If you capture the market for a new idea you can use a more formal process for v2 while your competitors missed out.
That still depends on how much of your v1 you're able to salvage for your v2. If you essentially have to toss it all out, then you've just thrown away much of the advantage you have against a (typically big boy) competitor. Think of your v1 as detailed specs for Google's very bright engineers.
First of all, the US does not have a monopoly of good schools. Europe has many good schools, and there are schools that provide competent college-level education all over the world. Closing the doors of US universities merely directs the demand to these other good schools, and would probably not substantially decrease the creation of competition.
Secondly, the US has a moral obligation to many countries, having terribly damaged their institutions and infrastructures over years of intervention. Even if the US was paying for their education (and we are generally not), a person with a sense of history might not think it's so unfair. One could even argue that the richest country in the history of the world has an obligation to humankind to help develop as much of the limited pool of talent we have. Would it really benefit us if the next Darwin or Einstein is denied the best education?
Thirdly, many universities are private and most professors (except perhaps ones with truly sensitive expertise like nuclear engineering) are mobile. Countries are not going to stop trying to compete with the US just because we stop issuing student visas. If we leave them no other choice, they'll simply invite our universities to set up satellite campuses, or just hire away professors. The resulting brain drain could be even worse.
Basically, the only way it'll work out as the submitter imagines is when there are lots of qualified and motivated US students who can afford the education to fill the slots vacated by foreigners. With the economy in trouble and government slashing education spending, it's more likely that a lot of schools will downsize, shut down, or simply move.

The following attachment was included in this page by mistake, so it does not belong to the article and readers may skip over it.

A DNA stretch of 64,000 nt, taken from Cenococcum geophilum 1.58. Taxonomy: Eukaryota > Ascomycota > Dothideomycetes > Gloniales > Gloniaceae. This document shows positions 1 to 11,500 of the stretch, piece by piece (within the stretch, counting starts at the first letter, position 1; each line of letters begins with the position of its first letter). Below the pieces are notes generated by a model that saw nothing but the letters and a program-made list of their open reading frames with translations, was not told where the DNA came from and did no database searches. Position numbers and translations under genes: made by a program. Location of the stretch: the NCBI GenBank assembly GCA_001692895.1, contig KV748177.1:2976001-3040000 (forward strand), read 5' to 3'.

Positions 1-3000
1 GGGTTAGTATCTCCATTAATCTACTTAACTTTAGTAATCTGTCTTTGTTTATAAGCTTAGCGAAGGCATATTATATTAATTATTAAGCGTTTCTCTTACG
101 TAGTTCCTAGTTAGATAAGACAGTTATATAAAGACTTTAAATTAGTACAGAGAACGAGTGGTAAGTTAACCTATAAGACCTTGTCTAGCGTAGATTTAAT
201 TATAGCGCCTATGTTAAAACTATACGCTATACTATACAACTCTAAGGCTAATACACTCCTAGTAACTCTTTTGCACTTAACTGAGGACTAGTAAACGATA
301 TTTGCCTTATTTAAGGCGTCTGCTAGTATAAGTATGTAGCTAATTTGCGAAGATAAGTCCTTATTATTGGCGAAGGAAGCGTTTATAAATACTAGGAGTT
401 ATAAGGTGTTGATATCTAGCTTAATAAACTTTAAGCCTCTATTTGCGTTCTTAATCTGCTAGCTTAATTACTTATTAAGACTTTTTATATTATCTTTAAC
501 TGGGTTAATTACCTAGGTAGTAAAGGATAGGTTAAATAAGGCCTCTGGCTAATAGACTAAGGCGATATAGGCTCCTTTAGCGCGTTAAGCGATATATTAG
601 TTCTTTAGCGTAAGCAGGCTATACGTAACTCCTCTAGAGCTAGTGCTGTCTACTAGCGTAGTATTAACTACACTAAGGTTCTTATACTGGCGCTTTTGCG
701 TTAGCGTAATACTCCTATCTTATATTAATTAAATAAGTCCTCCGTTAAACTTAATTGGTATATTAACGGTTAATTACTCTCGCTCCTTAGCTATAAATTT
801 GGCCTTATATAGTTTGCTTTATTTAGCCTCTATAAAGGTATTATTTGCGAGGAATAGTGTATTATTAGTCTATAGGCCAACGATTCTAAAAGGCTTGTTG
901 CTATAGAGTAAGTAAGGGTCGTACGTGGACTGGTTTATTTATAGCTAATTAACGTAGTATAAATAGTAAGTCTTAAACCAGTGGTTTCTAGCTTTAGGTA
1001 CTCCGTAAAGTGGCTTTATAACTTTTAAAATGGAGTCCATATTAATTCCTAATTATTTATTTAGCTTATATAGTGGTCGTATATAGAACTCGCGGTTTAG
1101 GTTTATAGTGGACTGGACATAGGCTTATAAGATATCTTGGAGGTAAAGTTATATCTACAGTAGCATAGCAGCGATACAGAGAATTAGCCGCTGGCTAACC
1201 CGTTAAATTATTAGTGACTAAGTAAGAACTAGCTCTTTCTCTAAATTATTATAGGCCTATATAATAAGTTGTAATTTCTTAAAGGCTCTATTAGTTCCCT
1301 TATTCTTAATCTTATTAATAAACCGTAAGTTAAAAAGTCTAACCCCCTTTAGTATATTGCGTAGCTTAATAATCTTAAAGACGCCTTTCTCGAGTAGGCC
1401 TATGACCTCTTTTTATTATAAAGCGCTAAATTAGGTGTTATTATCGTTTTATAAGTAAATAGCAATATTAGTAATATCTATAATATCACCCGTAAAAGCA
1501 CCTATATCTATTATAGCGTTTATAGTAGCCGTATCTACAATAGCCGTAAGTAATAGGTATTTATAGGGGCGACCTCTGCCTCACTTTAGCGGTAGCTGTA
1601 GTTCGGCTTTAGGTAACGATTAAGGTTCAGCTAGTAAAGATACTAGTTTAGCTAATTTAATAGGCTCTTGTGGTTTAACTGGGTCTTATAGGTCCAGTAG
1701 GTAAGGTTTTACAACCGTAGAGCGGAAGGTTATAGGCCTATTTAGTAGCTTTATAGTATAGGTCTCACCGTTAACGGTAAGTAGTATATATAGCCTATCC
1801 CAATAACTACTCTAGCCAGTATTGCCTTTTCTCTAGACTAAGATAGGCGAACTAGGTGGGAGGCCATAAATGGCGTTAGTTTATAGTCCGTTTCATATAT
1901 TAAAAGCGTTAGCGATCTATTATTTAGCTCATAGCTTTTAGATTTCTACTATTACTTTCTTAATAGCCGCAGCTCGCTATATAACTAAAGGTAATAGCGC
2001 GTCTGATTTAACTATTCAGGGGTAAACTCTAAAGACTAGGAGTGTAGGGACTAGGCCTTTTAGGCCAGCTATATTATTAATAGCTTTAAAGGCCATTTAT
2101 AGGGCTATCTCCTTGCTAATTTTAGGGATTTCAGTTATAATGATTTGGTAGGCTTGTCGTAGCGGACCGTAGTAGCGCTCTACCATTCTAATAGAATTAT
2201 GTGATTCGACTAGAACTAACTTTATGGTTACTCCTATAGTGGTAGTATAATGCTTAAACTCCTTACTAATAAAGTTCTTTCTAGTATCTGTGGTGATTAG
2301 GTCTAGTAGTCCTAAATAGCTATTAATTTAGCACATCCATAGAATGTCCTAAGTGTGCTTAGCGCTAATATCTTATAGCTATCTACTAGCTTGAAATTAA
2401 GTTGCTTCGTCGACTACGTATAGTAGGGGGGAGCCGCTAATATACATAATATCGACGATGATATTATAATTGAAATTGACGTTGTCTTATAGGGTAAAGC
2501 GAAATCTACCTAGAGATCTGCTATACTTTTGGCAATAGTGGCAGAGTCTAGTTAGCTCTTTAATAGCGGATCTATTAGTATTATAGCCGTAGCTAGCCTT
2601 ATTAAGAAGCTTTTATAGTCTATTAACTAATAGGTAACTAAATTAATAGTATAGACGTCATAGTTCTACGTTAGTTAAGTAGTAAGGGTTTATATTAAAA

It's strange that you would call C the "most standardized language". Lots of very basic things in C are implementation-defined or even undefined. For example, the C Standard allows int types to be implemented at least as sign-magnitude, one's-complement, and two's-complement formats. It doesn't specify the number of bits in a char type, allowing it to differ from implementation to implementation. It doesn't even specify if char is signed or unsigned by default. Real-world C programs often get by because they happen to run on similar CPU architectures, not because they actually comply with the Standard, compared to other languages that offer more hardware abstraction.
I would also disagree with "simple to learn and use". I've been writing in C (and C-like languages) for about 20 years now, and it's a professional tool that can hurt unwary newbies. Features like its relatively terse syntax and manual memory management are obviously not impossible to learn, but not particularly "easy" either.
'Shit' didn't just happen. A pending attack or assassination was a big concern for Ambassador Stevens months beforehand, and his requests for more security went nowhere.
Requests for all sorts of things are denied by superiors all the time for all sorts of reasons. Some reasons are good, some reasons are bad, and some reasons are even criminal, but you haven't established which one it was. I would suggest you present the substance of this supposed request, and show how a reasonable boss should've granted it. Just because the "big concern" turned out right in hindsight isn't actually enough.